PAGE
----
This post may seem like it has a strange title, but just wait for it.
For the past 10 or so years, my family has gone to Jackson Hole, Wyoming for a summer trip. The first time we went, we fell in love with the beauty of the Teton mountain range, the wildlife, and the incredible hikes and scenery. There also happen to be a lot of great restaurants (e-mail me if you need a recommendation) and you know how I love to eat. I'm really glad we found this awesome vacation spot; I just wish I would have bought some real estate there 10 years ago! But financial regrets are a story for another day.
This year, we were planning to fly out to Jackson Hole as we normally do. I had the flights and hotel booked and everything seemed fine. Fine, that is, until I played golf with my niece's husband who deals in the used car market. He mentioned that all of the big rental car companies had been selling off their inventory during the pandemic because no one was travelling and they were getting crushed. He advised me to book my rental car as soon as possible because now, as travel is picking up, most of the companies are short on vehicles. When I went to the Hertz website, I found that they were totally sold out. Same story with Budget. Avis did have one compact car available, but sadly the going rate was $5,800 for the 10-day trip! That's unbelievable. I have also heard tales of people going on vacation with car reservations in hand, only to hear from the rental clerk upon landing, "Sorry we don't have any cars - come back in a couple of days." What the heck?
Here's the rub: many U.S. citizens really enjoy going to Europe for a special summer vacation or getaway.
That isn't really in the cards this year for many people because of the uncertainty surrounding the pandemic status there. No one wants to get stuck in an airport hotel somewhere in Europe because a local shutdown pops up. So, plan b for many of these folks is to travel within the United States. This demand is pushing hotel rates, airplane tickets, rental cars (if you can get them!) higher. Nonetheless, it seems that right now, people are willing to bite the bullet and pay up because they didn't get to go on a vacation last year. Price inelasticity. Plus, lots of people got "free" money from the U.S. government recently, so why not?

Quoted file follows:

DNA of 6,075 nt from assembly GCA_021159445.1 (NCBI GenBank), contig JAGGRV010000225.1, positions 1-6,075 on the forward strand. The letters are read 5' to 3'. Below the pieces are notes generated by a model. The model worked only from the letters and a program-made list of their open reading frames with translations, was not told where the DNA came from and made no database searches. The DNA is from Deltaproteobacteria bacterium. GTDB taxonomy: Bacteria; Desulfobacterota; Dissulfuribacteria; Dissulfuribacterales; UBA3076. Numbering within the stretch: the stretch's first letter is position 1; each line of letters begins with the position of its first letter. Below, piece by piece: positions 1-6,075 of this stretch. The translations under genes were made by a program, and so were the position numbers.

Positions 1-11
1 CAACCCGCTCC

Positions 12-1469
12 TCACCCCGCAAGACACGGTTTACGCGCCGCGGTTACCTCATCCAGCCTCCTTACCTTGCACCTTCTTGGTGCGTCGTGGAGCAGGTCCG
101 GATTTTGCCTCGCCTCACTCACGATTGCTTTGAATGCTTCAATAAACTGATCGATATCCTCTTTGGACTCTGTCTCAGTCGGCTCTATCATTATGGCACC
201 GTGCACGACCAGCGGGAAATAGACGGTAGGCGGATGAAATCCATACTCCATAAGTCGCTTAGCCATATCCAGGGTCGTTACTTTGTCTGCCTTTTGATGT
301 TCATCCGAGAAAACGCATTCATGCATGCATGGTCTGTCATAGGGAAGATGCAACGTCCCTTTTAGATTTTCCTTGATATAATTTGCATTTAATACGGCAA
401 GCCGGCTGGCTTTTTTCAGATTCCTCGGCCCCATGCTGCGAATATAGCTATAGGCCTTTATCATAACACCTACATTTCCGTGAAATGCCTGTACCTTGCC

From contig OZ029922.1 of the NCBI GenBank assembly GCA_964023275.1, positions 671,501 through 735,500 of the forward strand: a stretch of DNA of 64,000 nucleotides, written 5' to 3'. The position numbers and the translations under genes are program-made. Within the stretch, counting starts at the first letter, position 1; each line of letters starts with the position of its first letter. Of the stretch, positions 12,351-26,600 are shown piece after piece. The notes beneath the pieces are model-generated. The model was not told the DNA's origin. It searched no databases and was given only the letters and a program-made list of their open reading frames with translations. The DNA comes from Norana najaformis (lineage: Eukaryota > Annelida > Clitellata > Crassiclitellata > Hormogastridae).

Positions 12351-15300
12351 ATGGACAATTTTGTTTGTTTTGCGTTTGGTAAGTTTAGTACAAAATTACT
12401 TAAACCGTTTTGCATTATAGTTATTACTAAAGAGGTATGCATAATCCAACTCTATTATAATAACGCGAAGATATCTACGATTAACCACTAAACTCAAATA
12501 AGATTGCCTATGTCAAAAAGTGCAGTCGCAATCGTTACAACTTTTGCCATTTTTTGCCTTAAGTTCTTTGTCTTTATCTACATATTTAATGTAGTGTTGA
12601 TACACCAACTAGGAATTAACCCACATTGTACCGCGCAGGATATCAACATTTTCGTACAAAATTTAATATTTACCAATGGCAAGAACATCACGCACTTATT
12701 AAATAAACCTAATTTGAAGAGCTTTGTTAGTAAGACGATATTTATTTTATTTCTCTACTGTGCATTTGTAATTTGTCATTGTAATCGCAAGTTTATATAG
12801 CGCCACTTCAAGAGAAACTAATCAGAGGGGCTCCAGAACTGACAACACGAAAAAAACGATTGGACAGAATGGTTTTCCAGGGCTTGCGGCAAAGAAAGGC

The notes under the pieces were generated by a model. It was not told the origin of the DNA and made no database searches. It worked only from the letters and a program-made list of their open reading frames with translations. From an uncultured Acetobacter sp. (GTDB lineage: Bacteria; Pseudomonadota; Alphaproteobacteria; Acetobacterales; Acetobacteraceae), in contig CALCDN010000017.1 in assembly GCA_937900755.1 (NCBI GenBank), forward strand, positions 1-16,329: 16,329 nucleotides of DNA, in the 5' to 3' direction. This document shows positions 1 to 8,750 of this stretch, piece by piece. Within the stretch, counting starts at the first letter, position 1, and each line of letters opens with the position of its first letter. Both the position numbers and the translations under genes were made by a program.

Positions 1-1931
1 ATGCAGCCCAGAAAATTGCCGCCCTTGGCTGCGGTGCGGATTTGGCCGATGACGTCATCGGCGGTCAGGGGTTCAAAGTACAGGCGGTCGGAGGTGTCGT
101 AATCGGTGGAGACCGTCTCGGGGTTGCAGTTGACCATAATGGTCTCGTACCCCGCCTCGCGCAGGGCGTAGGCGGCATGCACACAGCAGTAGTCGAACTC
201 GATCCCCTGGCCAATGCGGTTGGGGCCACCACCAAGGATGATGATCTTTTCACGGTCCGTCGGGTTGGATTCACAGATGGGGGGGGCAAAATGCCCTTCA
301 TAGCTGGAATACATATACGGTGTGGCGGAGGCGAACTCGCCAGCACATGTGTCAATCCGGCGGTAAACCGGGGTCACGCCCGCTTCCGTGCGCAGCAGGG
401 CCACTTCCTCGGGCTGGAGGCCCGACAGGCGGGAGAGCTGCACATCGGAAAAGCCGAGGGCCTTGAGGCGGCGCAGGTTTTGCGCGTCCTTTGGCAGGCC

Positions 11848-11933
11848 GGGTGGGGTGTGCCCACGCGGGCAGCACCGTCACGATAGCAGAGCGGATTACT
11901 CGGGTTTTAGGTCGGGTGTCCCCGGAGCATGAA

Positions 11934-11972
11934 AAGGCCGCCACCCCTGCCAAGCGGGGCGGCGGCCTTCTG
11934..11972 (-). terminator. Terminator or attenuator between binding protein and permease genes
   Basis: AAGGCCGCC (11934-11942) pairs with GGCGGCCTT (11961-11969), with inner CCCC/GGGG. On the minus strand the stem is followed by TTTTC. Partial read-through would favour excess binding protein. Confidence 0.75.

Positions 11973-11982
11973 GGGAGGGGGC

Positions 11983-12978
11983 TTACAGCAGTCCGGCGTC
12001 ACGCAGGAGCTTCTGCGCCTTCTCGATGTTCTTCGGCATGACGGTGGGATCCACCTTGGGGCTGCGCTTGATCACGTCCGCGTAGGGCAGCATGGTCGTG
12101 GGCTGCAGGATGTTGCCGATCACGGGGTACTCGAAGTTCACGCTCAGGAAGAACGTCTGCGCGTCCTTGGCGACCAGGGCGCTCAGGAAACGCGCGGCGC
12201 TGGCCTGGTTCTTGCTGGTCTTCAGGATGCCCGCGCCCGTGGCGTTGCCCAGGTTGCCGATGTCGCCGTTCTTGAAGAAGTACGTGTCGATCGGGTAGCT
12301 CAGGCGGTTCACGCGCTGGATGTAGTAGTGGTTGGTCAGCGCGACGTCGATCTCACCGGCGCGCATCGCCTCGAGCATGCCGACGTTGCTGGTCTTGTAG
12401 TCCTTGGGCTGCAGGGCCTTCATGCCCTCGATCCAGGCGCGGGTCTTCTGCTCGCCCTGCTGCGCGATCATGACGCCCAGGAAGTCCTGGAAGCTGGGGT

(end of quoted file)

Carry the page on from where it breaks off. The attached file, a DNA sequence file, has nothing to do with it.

I have also talked with people who enjoy shopping for cars; yes, there are actually people who enjoy going to car lots to browse prices and features. What they tell me is that there is a massive shortage in available vehicles. Lots that normally have 2,000 vehicles waiting to be sold now have around 200. If your heart is set on a particular color combination (or even a particular model), good luck! I have often used graphs from the St. Louis Fed in my posts. Until now, I did not know that they actually have an index that tracks the prices of used cars. Here is what they see from the national perspective:
So, used car prices are up over 20% in just one year, supply of new cars is very stressed …are your inflation warning bells going off yet? They should be.